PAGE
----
It should be clear that the work hadn't been published yet I just made the stupid mistake of including the LaTeX code for the copyright notice since, at the time, I thought it was necessary to get past the thesis review office at the library...

Aargh.
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From:evwhore
Date:December 13th, 2007 08:53 pm (UTC)
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Related Kinko's follies:

Refused to print someone's photos because they looked too professional.

Balked at request to copy a copyrighted script made by the copyright holder.
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From:ronebofh
Date:December 13th, 2007 10:26 pm (UTC)
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Someone remind me why it's Finko's job to enforce copyright.
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From:extempore
Date:December 13th, 2007 11:20 pm (UTC)
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The same reason it's the bank's job to "know your customer".
From:dabluebery
Date:December 14th, 2007 03:23 am (UTC)

Almost not at all

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Based on my experiences in their training, I disagree. Every ounce of effort they'd expend trying to teach copyright rules and fair use to their employees was out of paranoia of liability in an infringement lawsuit. Aside from encouraging employees to call the cops on patrons copying money on the self-serve copiers, that is. I don't think there was any grand big brother complicity, it's just a really stupid company.

(Sidebar: Did you know the color copiers are linked to the Secret Service and that they'll shut down and the FBI will be there within 10 minutes of someone copying or printing money? At least 20% of my coworkers believed this, no exaggeration. 9 years and one Patriot Act later, it might even be true.)
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From:strategery
Date:December 14th, 2007 05:48 am (UTC)

Re: Almost not at all

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At least 20% of my coworkers believed this, no exaggeration.

vindication, baby?
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From:jjharris1978
Date:December 13th, 2007 11:08 pm (UTC)
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Here's a solution: Ivy the Scrivener! Her reading and writing skills probably already surpass the mongoloids with whom you're dealing...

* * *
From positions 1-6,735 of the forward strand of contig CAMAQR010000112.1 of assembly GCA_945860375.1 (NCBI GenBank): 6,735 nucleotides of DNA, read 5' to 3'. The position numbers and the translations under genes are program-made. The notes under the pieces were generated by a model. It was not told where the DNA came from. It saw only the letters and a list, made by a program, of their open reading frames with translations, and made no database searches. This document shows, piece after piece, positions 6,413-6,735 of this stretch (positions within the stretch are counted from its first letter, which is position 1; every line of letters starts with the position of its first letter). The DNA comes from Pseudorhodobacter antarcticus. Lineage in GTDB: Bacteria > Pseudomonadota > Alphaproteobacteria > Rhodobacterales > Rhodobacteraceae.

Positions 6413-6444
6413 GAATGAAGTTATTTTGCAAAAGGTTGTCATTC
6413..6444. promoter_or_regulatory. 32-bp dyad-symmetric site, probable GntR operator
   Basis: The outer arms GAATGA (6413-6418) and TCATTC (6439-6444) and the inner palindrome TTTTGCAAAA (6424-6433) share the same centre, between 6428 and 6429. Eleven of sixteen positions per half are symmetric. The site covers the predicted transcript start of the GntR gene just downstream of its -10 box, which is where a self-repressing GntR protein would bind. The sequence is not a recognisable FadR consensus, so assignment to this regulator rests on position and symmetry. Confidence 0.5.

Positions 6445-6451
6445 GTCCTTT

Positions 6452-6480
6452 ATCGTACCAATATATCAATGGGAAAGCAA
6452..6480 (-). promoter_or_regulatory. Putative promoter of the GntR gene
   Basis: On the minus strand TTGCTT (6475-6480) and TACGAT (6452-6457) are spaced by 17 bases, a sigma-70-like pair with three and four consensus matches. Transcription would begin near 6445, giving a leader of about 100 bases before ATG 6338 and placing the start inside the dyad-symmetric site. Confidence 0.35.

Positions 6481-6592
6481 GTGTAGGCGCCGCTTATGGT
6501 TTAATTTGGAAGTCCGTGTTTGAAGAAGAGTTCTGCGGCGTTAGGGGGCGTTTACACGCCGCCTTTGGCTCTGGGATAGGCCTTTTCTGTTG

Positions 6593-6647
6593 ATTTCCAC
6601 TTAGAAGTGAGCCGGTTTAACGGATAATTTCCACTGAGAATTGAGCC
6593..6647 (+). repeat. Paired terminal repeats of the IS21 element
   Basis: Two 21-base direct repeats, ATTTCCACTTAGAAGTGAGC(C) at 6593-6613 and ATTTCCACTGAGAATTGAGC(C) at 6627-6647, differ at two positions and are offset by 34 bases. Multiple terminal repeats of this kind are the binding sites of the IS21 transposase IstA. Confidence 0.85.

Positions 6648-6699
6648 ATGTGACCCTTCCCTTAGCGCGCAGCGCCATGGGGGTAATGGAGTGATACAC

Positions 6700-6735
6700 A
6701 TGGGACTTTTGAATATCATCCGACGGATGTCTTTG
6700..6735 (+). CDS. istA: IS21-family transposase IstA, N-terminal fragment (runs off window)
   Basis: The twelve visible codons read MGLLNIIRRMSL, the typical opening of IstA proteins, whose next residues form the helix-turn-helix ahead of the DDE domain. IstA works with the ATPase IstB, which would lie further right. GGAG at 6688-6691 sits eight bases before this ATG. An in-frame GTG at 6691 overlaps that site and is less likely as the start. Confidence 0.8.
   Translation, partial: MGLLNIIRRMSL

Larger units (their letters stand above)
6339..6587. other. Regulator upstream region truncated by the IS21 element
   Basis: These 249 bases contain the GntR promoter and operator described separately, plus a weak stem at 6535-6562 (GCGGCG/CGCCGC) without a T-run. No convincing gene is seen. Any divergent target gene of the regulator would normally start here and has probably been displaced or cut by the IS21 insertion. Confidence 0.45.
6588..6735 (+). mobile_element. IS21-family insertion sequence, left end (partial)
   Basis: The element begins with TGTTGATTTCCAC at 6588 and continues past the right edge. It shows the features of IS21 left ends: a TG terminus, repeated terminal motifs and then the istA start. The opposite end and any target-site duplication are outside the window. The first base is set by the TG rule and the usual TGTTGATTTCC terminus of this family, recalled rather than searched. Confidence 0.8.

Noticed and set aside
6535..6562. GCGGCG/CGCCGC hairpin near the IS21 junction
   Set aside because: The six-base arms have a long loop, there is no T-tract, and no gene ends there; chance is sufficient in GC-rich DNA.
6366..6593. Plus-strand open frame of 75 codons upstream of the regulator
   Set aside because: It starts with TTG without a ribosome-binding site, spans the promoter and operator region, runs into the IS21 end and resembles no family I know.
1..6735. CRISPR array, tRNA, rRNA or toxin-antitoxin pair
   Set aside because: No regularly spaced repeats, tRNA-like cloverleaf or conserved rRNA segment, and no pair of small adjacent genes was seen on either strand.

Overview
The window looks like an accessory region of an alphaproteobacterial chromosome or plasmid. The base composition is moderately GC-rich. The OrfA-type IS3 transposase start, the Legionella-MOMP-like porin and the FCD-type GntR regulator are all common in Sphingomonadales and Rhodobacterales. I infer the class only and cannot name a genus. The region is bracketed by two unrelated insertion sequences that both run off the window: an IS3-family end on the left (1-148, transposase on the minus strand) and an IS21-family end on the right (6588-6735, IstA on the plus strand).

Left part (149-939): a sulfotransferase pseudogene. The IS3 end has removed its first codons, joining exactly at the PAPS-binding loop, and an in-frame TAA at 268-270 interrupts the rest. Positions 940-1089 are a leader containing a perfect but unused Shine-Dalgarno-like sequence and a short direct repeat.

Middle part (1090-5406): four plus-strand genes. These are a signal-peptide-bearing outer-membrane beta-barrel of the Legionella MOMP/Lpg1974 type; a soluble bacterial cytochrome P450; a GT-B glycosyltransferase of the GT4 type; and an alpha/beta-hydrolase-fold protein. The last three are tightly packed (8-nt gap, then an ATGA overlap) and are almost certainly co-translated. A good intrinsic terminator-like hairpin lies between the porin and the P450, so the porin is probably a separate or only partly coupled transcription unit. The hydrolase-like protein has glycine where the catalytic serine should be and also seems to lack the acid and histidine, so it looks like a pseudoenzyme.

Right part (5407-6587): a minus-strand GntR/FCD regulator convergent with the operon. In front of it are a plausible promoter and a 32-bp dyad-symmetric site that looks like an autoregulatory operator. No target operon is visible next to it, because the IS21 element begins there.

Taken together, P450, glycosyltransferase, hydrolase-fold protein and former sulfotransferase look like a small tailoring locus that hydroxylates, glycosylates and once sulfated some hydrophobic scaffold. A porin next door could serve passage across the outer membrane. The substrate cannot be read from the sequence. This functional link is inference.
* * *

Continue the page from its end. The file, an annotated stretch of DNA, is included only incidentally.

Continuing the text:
From:samholden
Date:December 14th, 2007 12:34 am (UTC)

single computer?

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Does that notice really mean that I can print out 17 million copies for personal use, but I can't have a digital copy on both my laptop and desktop computers?

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From:extempore
Date:December 14th, 2007 02:31 am (UTC)

Re: single computer?

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Do not question apple, apostate!
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From:walterzuey
Date:December 14th, 2007 06:07 am (UTC)
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Perhaps she felt that you were owed some extra diligence from the Fedex-Kinkos diligence equity bank as they shorted you on your package interaction.
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From:emagnetism
Date:December 14th, 2007 02:47 pm (UTC)

This is when I wish the pejorative "hall monitor" was more commonly used

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Seriously, I cannot tell you how many times I have encountered the "tyrant of this microacre of turf." This is like the woman who told me to turn off my iPhone while I was in line turning my test at the DMV. Or any one of the people who created the sexual harassment course I was treated to, on the same premise: If your company reasonably should have known it was going on, your company is liable. I realize that "willful ignorance" is not a defense, but they spend hours telling us to investigate things we hear that aren't complaints, because we can't risk exposure to liability.

So we bring ourselves to the most fascinating psychology of all with your d6 roll, with the d20 modifier - "On roll of 20, be incapable of admitting a mistake, even when you realize you made a mistake," thus giving you that charming parse of "okay, I will make you one copy if you don't already have a copy." That sentence only comes because she realized she didn't need to be so difficult, but to preserve her monarchy, she has, has to not give you what you want, because that would be a capitulation. It is this point, when everyone knows who was right but the point is now customer dissatisfaction in the name of not-admitting-I'm-wrong...ness.

If there is one thing I would love in life, it is the ability to disarm people's egos at this point - We could get so much more shit done if people could just say "oh, my bad."

Sorry - bitter rant there. I don't have your vision for how this fits into the Orwellian future, but you are far more likely to be right about that than not.
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From:joepro
Date:December 14th, 2007 06:40 pm (UTC)
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Whenever I hear "kinkos", I think of the deceased comedian Mitch Hedberg.

"I like kinkos, because they're open 24 hours. Sometimes I wake up in the middle of the night, and run over there, because I just really need to copy something!

Of course, it's all in the delivery, so this does him no justice.
From:matchesmalone